Devil in Winter Page 73

“Sebastian,” Evie said tenderly, “I have some medicine for you.”

He tried to turn away, but the effort caused pressure against his injured side, and the pain caused a violent reaction. Evie and Lillian both found themselves cleared from the bed with a swipe of his powerful arm. “Ouch!” Lillian muttered as they were knocked to the floor in a heap, with Evie just barely managing to preserve the contents of the glass.

Panting, groaning in delirium, Sebastian subsided on the bed, his large frame wracked with tremors. Although Evie was dismayed by his resistance, she was glad of the sign of remaining strength, which was far preferable to the deathlike stillness of before.

Lillian, however, did not seem to share her sentiments. “We’ll have to tie him down,” she said curtly. “We’ll never be able to hold him still while we treat the wound.”

“I don’t want—” Evie began, but Cam astonished her by agreeing.

“Lady Westcliff is right.”

Evie was silent as she struggled up from the floor. She reached down to Lillian, helped her to her feet, and stood looking at Sebastian’s trembling form. His eyes were closed once more, his fingers twitching convulsively, as if wanting to clench something other than air. It was incredible that such a vital man could have been reduced to this colorless, spare figure, his lips cracked, his eyes black-circled.

She would do whatever was necessary to help him. Resolutely she took up some clean rags and handed them to Cam over Sebastian’s half-exposed body.

The boy looked grim as he moved to each corner of the bed, deftly tying both of Sebastian’s arms and one leg to the iron bedstead. “Shall I give him the medicine?” he asked, glancing at Evie.

“I can do it,” she replied, climbing beside Sebastian once more. After wedging a pillow beneath his head to raise it, she clamped her fingers on his nose. As soon as Sebastian gasped for air, she poured the thick febrifuge down his throat. He choked and gagged, but to her satisfaction the medicine was downed with a minimum of fuss. Cam raised his brows as if impressed by her efficiency, while Sebastian cursed and yanked helplessly at his bonds. Bending over him, Evie stroked and soothed him, whispering endearments as his opium-laden breath wafted feebly against her face.

When he had finally subsided, Evie glanced up to find Lillian staring at them oddly. Her brown eyes were narrowed, and she shook her head slightly, as if she were amazed by the situation. Evie supposed that since Lillian had known Sebastian only as the arrogant, sartorially splendid rake who had sauntered about Westcliff’s estate, it was no less than astonishing to see him in these circumstances.

In the meanwhile, Westcliff had removed his coat and rolled up his shirtsleeves. He was stirring a concoction that sent a caustic reek throughout the room. Lillian, who was especially sensitive to smell, grimaced and shuddered. “That is the most beastly combination of odors I’ve ever encountered.”

“Spirit of turpentine, garlic, vinegar—and some other ingredients that the apothecary suggested, including rose oil,” Cam explained. “He also said to apply a honey poultice afterward, as it keeps wounds from turning putrid.”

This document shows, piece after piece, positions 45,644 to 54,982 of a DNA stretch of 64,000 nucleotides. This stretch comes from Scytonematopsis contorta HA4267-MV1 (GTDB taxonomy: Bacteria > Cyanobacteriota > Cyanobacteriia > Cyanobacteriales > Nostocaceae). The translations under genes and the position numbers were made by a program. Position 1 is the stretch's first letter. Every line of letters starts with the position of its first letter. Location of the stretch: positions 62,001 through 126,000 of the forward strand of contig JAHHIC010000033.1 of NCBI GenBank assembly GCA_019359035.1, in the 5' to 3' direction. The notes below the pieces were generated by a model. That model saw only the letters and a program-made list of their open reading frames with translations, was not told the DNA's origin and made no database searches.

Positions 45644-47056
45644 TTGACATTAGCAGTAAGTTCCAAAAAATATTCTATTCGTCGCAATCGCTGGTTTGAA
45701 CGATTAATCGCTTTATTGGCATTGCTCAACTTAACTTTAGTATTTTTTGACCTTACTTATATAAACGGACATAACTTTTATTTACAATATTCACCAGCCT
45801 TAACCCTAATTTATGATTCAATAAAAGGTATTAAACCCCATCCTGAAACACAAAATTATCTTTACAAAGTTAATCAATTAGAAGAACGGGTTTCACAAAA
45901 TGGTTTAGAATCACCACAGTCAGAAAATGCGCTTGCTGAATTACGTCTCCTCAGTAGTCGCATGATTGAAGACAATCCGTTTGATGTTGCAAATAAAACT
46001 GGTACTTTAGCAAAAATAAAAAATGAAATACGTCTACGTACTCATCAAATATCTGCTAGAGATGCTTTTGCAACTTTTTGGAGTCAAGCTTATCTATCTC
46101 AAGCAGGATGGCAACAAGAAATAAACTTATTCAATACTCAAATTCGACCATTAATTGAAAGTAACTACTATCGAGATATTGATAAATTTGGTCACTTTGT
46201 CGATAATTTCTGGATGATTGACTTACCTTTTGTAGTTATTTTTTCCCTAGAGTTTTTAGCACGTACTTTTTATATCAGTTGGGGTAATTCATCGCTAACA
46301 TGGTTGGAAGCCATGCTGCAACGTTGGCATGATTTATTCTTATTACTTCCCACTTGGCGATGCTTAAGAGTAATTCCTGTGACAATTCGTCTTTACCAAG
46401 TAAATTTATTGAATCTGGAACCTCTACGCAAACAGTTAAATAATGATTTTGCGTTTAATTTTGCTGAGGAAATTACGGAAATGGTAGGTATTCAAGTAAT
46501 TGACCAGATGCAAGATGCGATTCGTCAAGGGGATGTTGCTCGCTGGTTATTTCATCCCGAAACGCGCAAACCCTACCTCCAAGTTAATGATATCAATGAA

Evie’s eyes widened as Cam opened a wooden box and withdrew a brass funnel and a cylindrical object with a handle at one end and a needlelike projection at the other. “What is th-that?” she asked.

“Also from the apothecary,” Cam said, holding the device up to squint at it critically. “A syringe. When we described what we were planning, he said that with a wound this deep, the only way to irrigate it thoroughly was to use this.”

He laid out a row of implements, containers of chemicals and a pile of folded rags and towels, then Westcliff paused at the bedside and glanced at the two women. “This is going to be rather unpleasant,” he said. “Therefore, if anyone has a weak stomach…” His gaze lingered meaningfully on Lillian, who grimaced.

“I do, as you well know,” she admitted. “But I can overcome it if necessary.”

A sudden smile appeared on the earl’s impassive face. “We’ll spare you for now, love. Would you like to go to another room?”

“I’ll sit by the window,” Lillian said, and sped gratefully away from the bed.

Westcliff glanced at Evie, a silent question in his eyes.

“Where shall I stand?” she asked.

“On my left. We’ll need a great many towels and rags, so if you would be willing to replace the soiled ones when necessary—”

“Yes, of course.” She took her place beside him, while Cam stood on his right. As Evie looked up at Westcliff’s bold, purposeful profile, she suddenly found it hard to believe that this powerful man, whom she had always found so intimidating, was willing to go to this extent to help a friend who had betrayed him. A rush of gratitude came over her, and she could not stop herself from tugging lightly at his shirtsleeve. “My lord…before we begin, I must tell you…”

Westcliff inclined his dark head. “Yes?”

Since he wasn’t as tall as Sebastian, it was a relatively easy matter for Evie to stand on her toes and kiss his lean cheek. “Thank you for helping him,” she said, staring into his surprised black eyes. “You’re the most honorable man I’ve ever known.” Her words caused a flush to rise beneath the sun-bronzed tan of his face, and for the first time in their acquaintance the earl seemed at a loss for words.

Lillian smiled as she watched them from across the room. “His motives are not completely heroic,” she said to Evie. “I’m sure he’s relishing the opportunity to literally pour salt on St. Vincent’s wounds.” Despite the facetious remark, Lillian went deadly pale and gripped the chair arms as Westcliff took a thin, gleaming lancet in hand and proceeded to gently open and drain the wound.

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